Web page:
Researchers Find Security Vulnerabilities in X-ray Scanners Used in U.S. airports
A team of computer scientists, including one from the Whiting School of Engineering, has discovered several security vulnerabilities in the full-body X-ray scanners used at U.S. airports between 2009 and 2013.
The team members conducted the first independent security evaluation of the Rapiscan Secure 1000 full-body scanner, which was widely deployed at U.S. airport security checkpoints. They bought a surplus unit on eBay in 2012.
What the researchers found was not particularly reassuring. In laboratory tests, the team was able to conceal firearms and plastic explosive simulants from the Rapiscan Secure 1000 scanner. They were also able to modify the scanner’s operating software so it presented an “all-clear” message to the operator even when contraband was detected.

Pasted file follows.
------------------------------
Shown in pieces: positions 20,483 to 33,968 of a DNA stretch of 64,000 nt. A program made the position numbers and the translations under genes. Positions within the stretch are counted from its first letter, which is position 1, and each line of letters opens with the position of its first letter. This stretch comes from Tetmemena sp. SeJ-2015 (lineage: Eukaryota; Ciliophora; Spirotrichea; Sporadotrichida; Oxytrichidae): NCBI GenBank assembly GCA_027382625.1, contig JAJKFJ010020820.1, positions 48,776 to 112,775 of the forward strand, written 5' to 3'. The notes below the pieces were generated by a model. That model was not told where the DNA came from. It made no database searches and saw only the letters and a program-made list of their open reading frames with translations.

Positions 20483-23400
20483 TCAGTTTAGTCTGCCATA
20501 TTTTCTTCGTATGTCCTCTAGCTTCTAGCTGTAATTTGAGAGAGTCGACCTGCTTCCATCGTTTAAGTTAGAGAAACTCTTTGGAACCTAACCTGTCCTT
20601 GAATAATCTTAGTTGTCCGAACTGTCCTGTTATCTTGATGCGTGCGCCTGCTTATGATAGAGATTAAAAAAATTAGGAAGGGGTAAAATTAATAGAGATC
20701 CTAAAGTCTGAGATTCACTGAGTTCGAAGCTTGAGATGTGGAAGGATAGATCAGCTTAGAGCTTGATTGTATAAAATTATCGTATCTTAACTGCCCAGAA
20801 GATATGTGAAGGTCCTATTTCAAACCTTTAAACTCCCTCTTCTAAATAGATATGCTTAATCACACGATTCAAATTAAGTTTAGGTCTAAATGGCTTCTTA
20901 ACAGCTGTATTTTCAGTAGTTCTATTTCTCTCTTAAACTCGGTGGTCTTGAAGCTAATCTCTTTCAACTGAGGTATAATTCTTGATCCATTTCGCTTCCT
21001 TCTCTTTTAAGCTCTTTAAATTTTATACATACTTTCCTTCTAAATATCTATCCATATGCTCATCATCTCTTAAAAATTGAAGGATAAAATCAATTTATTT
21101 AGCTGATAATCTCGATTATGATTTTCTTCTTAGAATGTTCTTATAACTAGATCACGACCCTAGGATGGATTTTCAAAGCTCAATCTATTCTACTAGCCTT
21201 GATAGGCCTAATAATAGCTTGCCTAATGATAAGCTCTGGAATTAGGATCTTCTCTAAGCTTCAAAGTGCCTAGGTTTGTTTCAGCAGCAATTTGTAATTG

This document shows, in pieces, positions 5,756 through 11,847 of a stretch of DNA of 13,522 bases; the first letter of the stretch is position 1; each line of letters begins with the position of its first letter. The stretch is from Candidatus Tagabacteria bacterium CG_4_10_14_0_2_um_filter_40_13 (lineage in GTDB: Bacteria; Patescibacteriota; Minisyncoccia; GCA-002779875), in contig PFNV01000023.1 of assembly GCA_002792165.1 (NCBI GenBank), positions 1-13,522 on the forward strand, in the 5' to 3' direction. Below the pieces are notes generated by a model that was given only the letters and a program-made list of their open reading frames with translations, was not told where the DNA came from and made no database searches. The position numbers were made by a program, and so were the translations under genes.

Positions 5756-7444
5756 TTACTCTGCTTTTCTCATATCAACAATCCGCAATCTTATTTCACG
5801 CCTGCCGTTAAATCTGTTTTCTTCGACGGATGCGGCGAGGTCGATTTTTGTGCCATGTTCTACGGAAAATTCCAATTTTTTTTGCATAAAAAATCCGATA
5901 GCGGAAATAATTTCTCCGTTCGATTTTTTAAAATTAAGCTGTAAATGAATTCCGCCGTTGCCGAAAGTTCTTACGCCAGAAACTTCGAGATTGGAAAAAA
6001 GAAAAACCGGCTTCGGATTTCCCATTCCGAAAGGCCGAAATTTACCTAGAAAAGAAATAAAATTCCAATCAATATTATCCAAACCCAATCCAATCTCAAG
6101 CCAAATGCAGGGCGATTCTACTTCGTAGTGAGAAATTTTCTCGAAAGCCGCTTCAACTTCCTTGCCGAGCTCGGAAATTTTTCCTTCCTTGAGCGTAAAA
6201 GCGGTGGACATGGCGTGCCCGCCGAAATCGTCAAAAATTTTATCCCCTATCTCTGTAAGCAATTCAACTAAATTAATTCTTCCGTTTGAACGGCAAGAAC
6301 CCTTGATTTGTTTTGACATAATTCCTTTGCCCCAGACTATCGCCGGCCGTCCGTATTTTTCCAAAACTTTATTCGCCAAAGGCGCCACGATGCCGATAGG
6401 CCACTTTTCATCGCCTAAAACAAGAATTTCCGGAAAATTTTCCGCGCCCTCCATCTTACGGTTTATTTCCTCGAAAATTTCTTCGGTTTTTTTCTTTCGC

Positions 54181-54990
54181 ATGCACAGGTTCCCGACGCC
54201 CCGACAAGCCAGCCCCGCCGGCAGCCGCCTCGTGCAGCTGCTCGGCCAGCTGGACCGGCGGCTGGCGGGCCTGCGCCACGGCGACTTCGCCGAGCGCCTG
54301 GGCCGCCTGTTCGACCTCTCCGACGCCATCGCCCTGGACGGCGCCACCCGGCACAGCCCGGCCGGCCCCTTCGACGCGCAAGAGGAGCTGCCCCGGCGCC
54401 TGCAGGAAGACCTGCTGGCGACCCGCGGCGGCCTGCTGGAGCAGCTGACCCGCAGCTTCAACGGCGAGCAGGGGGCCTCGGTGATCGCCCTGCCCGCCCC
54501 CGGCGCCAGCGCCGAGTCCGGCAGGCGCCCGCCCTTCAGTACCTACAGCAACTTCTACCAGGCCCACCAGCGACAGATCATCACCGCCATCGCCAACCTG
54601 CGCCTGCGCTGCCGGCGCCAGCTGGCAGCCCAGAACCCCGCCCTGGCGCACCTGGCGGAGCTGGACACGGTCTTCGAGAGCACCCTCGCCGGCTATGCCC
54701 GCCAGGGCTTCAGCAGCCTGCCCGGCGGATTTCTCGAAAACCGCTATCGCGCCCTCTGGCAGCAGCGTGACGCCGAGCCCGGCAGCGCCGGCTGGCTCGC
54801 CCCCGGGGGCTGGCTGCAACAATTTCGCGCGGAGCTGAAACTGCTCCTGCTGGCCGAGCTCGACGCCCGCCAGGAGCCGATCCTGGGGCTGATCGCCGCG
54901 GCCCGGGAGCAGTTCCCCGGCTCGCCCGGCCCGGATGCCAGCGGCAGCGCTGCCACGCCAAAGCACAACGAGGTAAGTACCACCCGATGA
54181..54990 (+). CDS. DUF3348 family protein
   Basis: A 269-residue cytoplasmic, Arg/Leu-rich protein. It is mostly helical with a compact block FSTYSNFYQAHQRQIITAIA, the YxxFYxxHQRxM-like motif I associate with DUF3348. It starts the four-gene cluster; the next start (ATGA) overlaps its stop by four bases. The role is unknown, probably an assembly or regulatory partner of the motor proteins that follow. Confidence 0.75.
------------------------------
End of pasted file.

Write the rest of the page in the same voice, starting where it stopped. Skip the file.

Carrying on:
The results of their evaluation are described in a paper scheduled for public presentation Thursday at the USENIX Security conference in San Diego.
“We find that the system provides weak protection against adaptive adversaries: It is possible to conceal knives, guns, and explosives from detection by exploiting properties of the device’s backscatter X-ray technology,” the scientists write.
Secure 1000 scanners were removed from airports in 2013 due to privacy concerns, but they are now being repurposed for use in jails, courthouses, and other government facilities.
The eight authors of the paper include faculty members, graduate students, and other scholars from the University of California, San Diego; the University of Michigan; and Stephen Checkoway, an assistant research professor in the Department of Computer Science in Johns Hopkins’ Whiting School of Engineering.